Wandering, heretic priests, of course

The classic ‘wandering minstrel’ was not the only itinerant non-peasant to roam the roads of western Europe in the eighth century. Priests and other religious were also known to travel from town to village, preaching to the faithful. These wandering priests were not looked upon with favor by the authorities. They disrupted the ‘natural’ order of things, by drawing the common folk away from the established churches (and thereby interrupting the flow of tithes), as well as preaching a message different from what the church establishment preferred.

Charlemagne did not like people to wander. He wanted everyone to sit down, stay put, and get to work. Chapter three of the “General Admonition” capitulary of 769 expressly states, “fugitive clerics and peregrini [pilgrims] are not to be received or ordained by anyone without a letter of commendation, and authorisation, from their bishop or abbot.”1.King, Translated Sources, p.210.

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Footnotes   [ + ]

1. King, Translated Sources, p.210.

Gregory II: the schism begins

The pontificate of pope Gregory II marked the beginning of the end of the old “Byzantine papacy,” and the start of a new, western-facing papacy. Gregory opposed the Byzantine emperor on new taxes, inaugurated a muscular regional policy to oppose Lombard expansionism, and implacably fought the eastern empire’s policy of Iconoclasm. The popes that succeeded Gregory continued his policies, eventually culminating the coronation of Pepin the Short and the establishment of the ‘Papal States’ that continued until the 20th century. Let’s take a look.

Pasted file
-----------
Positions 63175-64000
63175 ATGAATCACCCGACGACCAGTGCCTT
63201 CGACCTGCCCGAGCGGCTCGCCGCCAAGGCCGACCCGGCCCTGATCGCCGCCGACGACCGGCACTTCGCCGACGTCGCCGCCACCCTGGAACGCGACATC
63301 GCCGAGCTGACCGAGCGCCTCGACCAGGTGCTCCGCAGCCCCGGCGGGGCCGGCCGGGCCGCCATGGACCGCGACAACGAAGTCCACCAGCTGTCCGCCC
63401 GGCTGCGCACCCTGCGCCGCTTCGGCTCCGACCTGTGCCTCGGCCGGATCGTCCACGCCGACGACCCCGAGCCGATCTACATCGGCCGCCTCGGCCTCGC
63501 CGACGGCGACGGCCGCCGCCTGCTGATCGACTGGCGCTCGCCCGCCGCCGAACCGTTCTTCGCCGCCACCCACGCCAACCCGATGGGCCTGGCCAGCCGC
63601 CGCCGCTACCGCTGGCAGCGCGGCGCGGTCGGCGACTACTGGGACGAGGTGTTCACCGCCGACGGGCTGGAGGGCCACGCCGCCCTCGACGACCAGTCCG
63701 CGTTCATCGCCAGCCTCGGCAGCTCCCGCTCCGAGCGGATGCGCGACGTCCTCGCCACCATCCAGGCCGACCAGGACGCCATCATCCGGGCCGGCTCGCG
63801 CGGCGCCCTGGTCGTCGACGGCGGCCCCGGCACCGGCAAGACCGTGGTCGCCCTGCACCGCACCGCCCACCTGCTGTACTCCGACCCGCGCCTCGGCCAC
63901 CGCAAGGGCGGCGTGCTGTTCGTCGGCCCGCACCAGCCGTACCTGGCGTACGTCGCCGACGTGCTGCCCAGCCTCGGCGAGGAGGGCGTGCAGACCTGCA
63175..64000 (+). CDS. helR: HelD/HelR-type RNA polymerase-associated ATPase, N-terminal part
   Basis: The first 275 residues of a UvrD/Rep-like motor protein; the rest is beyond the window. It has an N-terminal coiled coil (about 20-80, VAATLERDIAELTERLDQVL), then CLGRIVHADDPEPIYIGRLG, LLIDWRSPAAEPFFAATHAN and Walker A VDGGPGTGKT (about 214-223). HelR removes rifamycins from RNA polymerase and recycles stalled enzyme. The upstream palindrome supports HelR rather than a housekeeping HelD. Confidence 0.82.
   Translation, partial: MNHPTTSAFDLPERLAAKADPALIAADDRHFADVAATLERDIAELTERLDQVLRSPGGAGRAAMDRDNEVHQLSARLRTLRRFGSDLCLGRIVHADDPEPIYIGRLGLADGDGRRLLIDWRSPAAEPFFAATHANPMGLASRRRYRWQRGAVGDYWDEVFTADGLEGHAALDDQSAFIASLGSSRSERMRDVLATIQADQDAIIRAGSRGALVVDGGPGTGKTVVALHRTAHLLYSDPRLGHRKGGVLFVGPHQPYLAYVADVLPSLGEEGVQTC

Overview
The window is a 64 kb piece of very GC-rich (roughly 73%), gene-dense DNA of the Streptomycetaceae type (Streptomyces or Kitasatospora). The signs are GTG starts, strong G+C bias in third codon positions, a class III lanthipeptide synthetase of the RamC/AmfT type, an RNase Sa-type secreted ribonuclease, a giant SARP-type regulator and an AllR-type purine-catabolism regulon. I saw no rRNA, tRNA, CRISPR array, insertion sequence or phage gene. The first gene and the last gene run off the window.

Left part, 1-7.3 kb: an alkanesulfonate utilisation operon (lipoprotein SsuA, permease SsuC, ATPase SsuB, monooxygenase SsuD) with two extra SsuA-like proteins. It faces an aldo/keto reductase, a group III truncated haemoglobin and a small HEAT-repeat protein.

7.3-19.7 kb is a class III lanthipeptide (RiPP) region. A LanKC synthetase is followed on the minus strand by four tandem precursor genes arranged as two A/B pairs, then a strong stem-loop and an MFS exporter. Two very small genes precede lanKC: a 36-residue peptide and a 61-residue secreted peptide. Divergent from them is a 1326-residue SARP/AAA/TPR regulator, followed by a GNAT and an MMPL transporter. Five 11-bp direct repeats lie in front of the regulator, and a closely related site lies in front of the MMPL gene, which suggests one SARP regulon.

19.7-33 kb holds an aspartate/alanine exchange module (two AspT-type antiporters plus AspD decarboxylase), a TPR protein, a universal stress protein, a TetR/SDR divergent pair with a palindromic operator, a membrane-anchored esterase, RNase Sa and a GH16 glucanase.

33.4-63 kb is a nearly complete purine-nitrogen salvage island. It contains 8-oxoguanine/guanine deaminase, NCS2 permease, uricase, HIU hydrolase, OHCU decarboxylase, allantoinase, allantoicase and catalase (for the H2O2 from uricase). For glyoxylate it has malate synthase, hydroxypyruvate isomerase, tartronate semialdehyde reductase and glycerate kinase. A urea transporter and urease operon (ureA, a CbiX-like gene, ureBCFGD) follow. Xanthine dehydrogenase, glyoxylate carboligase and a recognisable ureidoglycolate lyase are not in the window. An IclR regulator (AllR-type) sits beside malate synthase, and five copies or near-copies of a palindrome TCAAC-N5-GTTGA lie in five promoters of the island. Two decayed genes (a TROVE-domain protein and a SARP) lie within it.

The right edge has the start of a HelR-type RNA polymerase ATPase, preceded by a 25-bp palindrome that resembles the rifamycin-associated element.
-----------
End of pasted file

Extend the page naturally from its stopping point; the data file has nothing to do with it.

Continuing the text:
Gregory II (his original name is not known) was born to a noble Roman family in 669. After holding a number of ecclesiastical posts he was elected pope on 19 May 715, and held the papacy until his death on 11 February 731. He is first notable to history for his work with Boniface, the English monk who proselytized among the Germans. During this period the papacy became increasingly concerned with converting German lands.1.Riche, Family Who Forged Europe, p.32. Boniface, then named Wynfrith, first worked among the Frisians, then traveled to Rome in 717. Wynfrith impressed Gregory, who renamed him Boniface and sent him to Germany.

Read moreGregory II: the schism begins

Footnotes   [ + ]

1. Riche, Family Who Forged Europe, p.32.

To hell and back, again

In the last post we traveled along with four different voyagers to the afterlife. Two were from the sixth century, two from the seventh, so now let’s look at two from the eighth century. These stories come to us from Boniface, the English monk who came to the continent late in the seventh century, was befriended by Charles Martel who rendered him protection, and eventually became the “Apostle of the Germans.” He was killed in 754 by a band of pagans in Frisia, close to the age of 80.

Boniface left a large collection of letters which provide rich information not available anywhere else. There are not a lot of ‘informal’ sources from the eighth century, as most of what we have are saints lives, decrees, annals, charters, and the like. Some of Boniface’s letters take a much more relaxed, conversational tone. In 716 he wrote to Eadburga, an abbess back in England, and provided a long description of an unearthly vision.1.Boniface carried on a lively correspondence with several women, another reason why his letters are so valuable

Boniface relates that he himself actually spoke with the man who had a vision (this fact alone separates this incident from all the others so far). As with others, this man was carried high into the air by angels, so that he “saw a mighty fire surrounding the whole earth, and flames of enormous size puffing up on high and embracing, as it were, in one ball the whole mechanism of the world.” He then heard all of the sins and all of the virtues he had ever performed speaking to him, in a catalog of his life.